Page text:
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Premier of Louis XIII's ministers from 1624 to 1642, Cardinal Richelieu occupies an eminent place in the pantheon of great French statesmen. He chaired, alongside the king with whom he formed a memorable political duo, the great return of France on the international scene after the bloodletting of the Wars of Religion. Often seen as an apostle of raison d'etat, he talentedly embodied the project to strengthen the monarchical authority of the Bourbons and laid the foundations for the greatness of the kingdom of France in the Great Century.
From the service of the Queen to that of the King
Armand Jean du Plessis cardinal de Richelieu born September 9, 1585 is the fifth of a family of six children. Coming from a line of noble Poitou, he initially intended for the profession of arms. Fatherless at 5 years old, he enjoys no less a privileged position due to the gratitude of King Henry IV towards his family (Armand’s father having served as Provost Marshal of France).
As a result of a careful education combining learning of weapons and classical humanities, Armand did not however have the opportunity to shine in the military field. Following the refusal of one of his brothers to assume the charge of the bishopric of Luçon (entrusted to the Richelieu by the King), he was forced to become a clergyman. Although he describes his diocese as "the dirtiest in France. »The young Armand will quickly enjoy his new functions.
It must be said that the new 22-year-old bishop does not lack talents. Intellectually brilliant, charismatic and subtle, he has the soul of a reformer committed to the theses of the Council of Trent. Richelieu also benefits from the bond he forges with Father Joseph (François Leclerc du Tremblay), his future eminence grise and his inspiration in many matters.
Deputy of the Poitvein clergy at the Estates General of 1614 (the last before those of 1789), the handsome and ambitious prelate stood out for his oratorical talent. He particularly caught the attention of the Queen and Regent Marie de Medici, who made him her grand chaplain the following year. In 1616 Richelieu joined the king’s council as secretary of state.
Originally, relations between Louis XIII and the Bishop of Luçon could only be strained. Richelieu is the liege man of the Queen Mother, whom Louis dreams of freeing himself from. So when the young king had Concini, Marshal d'Ancre and Marie’s favorite, Eliminated, Armand Jean du Plessis found himself clearly rejected in the losing camp. It was the beginning for him of several difficult years, where in exile in Blois with the queen or in his bishopric, he took the time to reflect on his future and that of France.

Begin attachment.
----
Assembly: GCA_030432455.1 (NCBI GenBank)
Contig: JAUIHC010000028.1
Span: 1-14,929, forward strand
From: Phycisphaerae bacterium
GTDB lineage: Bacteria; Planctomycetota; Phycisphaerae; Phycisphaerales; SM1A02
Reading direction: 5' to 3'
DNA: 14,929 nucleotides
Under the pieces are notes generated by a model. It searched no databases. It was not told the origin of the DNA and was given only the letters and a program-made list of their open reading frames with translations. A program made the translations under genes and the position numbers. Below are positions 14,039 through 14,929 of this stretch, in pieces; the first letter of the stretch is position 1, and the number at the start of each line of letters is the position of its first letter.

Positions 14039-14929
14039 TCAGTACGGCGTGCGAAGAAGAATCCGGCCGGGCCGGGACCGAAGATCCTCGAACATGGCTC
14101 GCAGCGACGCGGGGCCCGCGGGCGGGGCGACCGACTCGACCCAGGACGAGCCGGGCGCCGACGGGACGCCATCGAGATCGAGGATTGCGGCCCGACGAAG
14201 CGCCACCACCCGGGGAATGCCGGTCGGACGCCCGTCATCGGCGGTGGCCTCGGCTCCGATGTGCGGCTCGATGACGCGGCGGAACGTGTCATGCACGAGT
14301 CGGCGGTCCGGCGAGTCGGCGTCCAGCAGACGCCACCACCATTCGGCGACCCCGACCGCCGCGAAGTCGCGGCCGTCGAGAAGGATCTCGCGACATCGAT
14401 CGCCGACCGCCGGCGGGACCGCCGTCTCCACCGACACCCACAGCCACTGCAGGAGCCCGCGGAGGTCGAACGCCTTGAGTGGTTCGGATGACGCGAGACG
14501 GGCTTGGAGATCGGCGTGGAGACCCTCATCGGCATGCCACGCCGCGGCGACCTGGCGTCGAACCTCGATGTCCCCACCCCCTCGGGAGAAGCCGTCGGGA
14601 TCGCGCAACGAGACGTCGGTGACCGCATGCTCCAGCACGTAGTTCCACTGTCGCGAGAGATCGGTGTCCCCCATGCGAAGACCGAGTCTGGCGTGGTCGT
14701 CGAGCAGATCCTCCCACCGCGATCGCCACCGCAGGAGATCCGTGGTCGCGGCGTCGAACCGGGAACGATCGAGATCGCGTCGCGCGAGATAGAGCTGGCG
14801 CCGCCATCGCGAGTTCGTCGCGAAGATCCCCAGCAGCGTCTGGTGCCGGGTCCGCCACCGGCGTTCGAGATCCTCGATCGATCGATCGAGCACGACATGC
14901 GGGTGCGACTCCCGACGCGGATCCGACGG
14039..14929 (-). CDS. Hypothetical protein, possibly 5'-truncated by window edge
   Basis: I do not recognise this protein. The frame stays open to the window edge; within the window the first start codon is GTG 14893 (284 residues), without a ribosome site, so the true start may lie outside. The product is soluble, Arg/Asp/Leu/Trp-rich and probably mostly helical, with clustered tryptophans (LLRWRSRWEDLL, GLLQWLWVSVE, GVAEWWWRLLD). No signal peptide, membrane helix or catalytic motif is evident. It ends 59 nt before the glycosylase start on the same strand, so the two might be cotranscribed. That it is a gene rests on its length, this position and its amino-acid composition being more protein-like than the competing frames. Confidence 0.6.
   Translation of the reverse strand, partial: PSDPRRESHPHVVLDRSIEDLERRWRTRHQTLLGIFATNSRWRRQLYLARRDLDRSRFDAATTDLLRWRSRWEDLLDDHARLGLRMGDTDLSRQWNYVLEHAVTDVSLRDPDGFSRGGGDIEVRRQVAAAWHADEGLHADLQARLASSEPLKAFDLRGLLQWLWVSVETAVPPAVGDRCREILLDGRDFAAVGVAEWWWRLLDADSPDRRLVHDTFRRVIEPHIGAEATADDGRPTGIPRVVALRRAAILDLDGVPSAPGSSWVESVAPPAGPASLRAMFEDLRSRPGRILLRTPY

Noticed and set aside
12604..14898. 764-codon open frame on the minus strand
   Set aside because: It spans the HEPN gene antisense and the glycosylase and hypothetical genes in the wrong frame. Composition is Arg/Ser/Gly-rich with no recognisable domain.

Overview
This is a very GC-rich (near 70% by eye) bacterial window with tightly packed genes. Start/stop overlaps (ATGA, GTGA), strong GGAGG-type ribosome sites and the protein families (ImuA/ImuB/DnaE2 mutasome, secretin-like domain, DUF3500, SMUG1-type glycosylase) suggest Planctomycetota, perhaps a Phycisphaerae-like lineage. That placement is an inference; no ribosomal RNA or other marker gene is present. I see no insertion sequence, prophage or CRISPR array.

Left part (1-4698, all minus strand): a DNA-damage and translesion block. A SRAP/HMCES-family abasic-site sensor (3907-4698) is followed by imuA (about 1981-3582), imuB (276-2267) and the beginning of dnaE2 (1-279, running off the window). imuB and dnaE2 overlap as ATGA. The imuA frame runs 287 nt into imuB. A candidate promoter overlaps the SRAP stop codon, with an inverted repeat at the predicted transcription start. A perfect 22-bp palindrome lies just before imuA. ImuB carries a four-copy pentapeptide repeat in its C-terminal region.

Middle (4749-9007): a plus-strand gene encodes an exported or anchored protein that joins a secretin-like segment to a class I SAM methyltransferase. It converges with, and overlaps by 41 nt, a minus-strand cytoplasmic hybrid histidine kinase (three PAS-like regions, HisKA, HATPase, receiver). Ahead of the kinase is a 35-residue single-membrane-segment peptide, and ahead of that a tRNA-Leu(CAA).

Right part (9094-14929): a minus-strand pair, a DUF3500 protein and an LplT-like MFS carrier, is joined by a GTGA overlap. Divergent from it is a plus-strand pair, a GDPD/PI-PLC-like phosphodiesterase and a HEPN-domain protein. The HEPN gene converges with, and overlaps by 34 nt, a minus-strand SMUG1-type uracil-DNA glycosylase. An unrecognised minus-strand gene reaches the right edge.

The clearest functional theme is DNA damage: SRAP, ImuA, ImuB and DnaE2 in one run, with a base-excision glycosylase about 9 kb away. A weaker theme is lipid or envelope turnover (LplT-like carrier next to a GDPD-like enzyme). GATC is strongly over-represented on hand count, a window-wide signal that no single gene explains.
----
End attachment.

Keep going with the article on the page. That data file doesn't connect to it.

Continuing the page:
A time cut down by this reversal of fortune, the ambitious will eventually pull himself together and play a leading political role. Convinced that the latent war between the King and his mother destroys any hope of stability for the kingdom, he strives to bring the two camps together. Skillful diplomat, willingly charmer, he is the architect of several treaties putting an end to the "wars of mother and son" that they earned him sufficient esteem to win the cardinal's hat in 1622. Living symbol of reconciliation (alas very fragile) between Marie and Louis, he returned to the King's Council in 1624, before becoming its prime minister a few months later.
Richelieu and Louis XIII, the recovery of France
Returning to business and at the highest level, Richelieu quickly showed himself to be a convinced supporter of strengthening monarchical authority. Managing to dispel the mistrust he initially inspired in the King, the cardinal shared with him the vision of a consolidated and powerful kingdom and posed as a continuator of the work of Henry IV. In doing so, Richelieu cannot but ultimately attract the hostility of Marie de Medici, who does not share his political views. Indeed if Louis and the cardinal both plan to ensure the religious unity of the kingdom by cutting back on the privileges acquired by the Huguenots following the wars of religion, they also intend to assert France's European position against the Habsburgs, who have the favors of the devout party of which the Queen is a figure. On the other hand, both Richelieu and Louis clearly intended to discipline a great French nobility, quick to rebellion and with whom the queen mother maintained close relations.